Posts Tagged ‘longboard bearings’

Having read through several of the more recent posts on this blog (namely, the product reviews), then comparing them to older posts, I’ve realized that a few of my points have been seemingly contradictory:

In Don’t Overthink Things, I try to present the viewpoint that bearings don’t matter…but, in my review on Seismic Tektons, I say that they do; going so far as to say that Tektons are faster than Abec11’s Biltins, a point reiterated in Toy Machine T-Sect.  But, in I Hate Bearings, the point is made that if you have to ask if a bearing will make you faster, the answer is no.

Here’s where it gets weird:  There are many truths in an entire internet full of misinformation and idiocy.  So, let’s unpack:
That’s not saying bearings don’t make a difference…but lil’ Jonny with his first Penny board isn’t going to set any landspeed records with Bones Swiss versus OEM Greaseballs.  Those skaters that will notice a difference in bearings won’t have to ask me what the difference actually is from I Hate Bearings.  The question from the customer was about making his Penny Board faster.  The truth is that, for the average Penny Board rider, rolling around a college campus or downtown area, bearings will matter less.  Cramming a bearing full of grease will slow the board down, regardless of quality.  The best way to improve speed in this scenario is by upgrading wheels to something a little bigger diameter, or with a little better urethane formula.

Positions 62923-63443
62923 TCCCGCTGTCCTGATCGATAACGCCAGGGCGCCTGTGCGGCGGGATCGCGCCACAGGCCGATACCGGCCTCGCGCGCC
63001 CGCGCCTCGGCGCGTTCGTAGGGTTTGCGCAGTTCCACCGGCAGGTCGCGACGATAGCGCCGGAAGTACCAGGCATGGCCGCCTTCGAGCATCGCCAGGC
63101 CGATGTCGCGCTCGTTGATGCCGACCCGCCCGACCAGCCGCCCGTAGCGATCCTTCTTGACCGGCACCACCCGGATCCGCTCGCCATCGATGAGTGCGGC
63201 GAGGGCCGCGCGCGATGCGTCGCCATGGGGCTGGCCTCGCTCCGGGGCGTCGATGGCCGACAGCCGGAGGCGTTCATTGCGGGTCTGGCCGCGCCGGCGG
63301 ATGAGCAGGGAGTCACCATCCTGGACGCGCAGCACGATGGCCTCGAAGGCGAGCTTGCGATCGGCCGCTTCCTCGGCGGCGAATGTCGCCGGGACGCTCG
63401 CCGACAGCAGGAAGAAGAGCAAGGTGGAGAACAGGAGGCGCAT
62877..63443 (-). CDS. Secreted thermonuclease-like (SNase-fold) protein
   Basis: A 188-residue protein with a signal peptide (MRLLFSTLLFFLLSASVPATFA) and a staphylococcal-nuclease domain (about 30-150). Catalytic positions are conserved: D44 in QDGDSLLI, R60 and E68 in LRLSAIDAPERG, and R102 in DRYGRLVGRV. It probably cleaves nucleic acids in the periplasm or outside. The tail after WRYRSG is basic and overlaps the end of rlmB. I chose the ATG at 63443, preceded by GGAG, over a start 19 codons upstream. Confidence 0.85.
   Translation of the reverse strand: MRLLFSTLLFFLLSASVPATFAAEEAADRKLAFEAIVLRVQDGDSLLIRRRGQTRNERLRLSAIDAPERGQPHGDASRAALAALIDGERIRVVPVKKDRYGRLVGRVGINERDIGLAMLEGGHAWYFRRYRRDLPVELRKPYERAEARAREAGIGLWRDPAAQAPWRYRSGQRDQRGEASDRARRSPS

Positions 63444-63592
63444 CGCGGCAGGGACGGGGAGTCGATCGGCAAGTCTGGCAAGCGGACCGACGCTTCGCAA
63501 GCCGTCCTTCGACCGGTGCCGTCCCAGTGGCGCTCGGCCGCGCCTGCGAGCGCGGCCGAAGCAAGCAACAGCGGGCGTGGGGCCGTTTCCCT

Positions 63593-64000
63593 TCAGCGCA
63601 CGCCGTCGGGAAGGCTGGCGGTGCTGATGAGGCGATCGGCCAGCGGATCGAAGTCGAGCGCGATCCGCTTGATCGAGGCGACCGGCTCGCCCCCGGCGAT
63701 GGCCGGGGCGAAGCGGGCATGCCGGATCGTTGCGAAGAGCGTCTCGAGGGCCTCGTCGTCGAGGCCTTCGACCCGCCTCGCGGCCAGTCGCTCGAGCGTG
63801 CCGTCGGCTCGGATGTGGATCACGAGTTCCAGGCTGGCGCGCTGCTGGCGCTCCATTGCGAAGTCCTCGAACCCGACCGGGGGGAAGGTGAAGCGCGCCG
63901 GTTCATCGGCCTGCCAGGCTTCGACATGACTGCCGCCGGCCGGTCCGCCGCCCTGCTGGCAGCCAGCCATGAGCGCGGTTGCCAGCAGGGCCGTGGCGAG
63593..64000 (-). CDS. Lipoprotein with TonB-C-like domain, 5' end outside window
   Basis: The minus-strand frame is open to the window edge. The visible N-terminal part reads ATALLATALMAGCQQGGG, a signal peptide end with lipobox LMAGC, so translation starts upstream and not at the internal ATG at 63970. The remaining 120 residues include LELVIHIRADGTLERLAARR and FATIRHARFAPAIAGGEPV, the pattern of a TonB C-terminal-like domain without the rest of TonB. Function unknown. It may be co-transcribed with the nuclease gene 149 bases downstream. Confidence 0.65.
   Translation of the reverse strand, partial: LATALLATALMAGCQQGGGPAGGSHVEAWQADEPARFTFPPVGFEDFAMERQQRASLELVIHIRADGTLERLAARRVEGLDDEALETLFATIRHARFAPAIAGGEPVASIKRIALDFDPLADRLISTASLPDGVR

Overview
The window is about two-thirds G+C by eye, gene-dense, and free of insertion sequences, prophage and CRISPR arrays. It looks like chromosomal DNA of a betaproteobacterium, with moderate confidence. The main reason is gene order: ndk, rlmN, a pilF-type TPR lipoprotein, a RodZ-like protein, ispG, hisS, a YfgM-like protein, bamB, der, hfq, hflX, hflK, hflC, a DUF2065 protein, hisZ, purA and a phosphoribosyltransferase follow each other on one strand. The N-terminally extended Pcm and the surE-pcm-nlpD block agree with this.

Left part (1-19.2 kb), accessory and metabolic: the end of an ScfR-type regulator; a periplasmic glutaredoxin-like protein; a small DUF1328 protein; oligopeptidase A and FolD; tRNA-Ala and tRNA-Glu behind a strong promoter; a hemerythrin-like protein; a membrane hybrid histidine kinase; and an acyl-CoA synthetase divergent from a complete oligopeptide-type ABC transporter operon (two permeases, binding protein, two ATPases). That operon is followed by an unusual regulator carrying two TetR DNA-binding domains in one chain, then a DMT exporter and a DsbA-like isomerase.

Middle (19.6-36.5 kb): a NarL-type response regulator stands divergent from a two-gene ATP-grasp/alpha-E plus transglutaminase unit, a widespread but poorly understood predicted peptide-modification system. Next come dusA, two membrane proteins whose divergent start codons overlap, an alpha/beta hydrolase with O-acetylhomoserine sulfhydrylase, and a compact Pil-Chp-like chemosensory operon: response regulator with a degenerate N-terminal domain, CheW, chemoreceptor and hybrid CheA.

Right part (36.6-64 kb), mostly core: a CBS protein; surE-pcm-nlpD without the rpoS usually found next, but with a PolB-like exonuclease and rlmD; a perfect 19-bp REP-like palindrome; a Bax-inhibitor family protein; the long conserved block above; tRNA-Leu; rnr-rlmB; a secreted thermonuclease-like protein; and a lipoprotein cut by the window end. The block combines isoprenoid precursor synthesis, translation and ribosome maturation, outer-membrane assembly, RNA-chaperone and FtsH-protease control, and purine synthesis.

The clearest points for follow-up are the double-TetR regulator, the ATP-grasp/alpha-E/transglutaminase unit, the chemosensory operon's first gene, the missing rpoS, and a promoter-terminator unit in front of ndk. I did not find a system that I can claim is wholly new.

…Everything on a street skateboard is expendable. It’s something of a badge of honor to snap a deck or blow out a bearing (due to the high-impact of aerial stunts).  From Durable Goods.  In any sort of trick skating that involves aerial stunts, from longboard dancing, to flatland freestyle, to street skating, that’s going to involve weird impacts on the bearings (by way of the wheels).  The truth is that durability is a more reliable trait to have in a bearing than all-out speed, in a trick setting.  Besides, as we learned from Rock’n Ron, another truth is that even stepping onto a board such that your weight is borne onto the axles will wreck the ABEC rating, let alone doing an ollie.  Bearings are wear parts, period, and cannot be counted on to enhance speed when you’re jumping around.
-As noted in my review of Seismic Tektons, They’re noticably faster than something like a Biltin, although I’m not entirely sure Tektons are worth the extra few bucks if you’re not in an IGSA raceThis truth is that bearings can make a difference under the right circumstances.  Distill everything about your riding experience down to a scenario wherein the only variable is the bearing and you’ll begin to appreciate what I’m talking about:  Park and vert skating, slalom skating, and as an extrapolation of slalom skating, long-distance pumping are three scenarios in which bearings can make a discernible difference.  These disciplines are powered by internal forces (pumping either up and down on a ramp, or left and right for slalom), and are done on regular, controlled surfaces…any sort of street skating, downhill (including freeride/slide, and racing), commuting/distance pushing, or urban bombing, are not internally driven (by pumping), and are on irregular surfaces.  On these irregular surfaces (loading docks, asphalt to sidewalks, curbs, gravel, the occasional rain puddle), a good set of wheels will make a much greater difference in the quality of your ride than bearings will.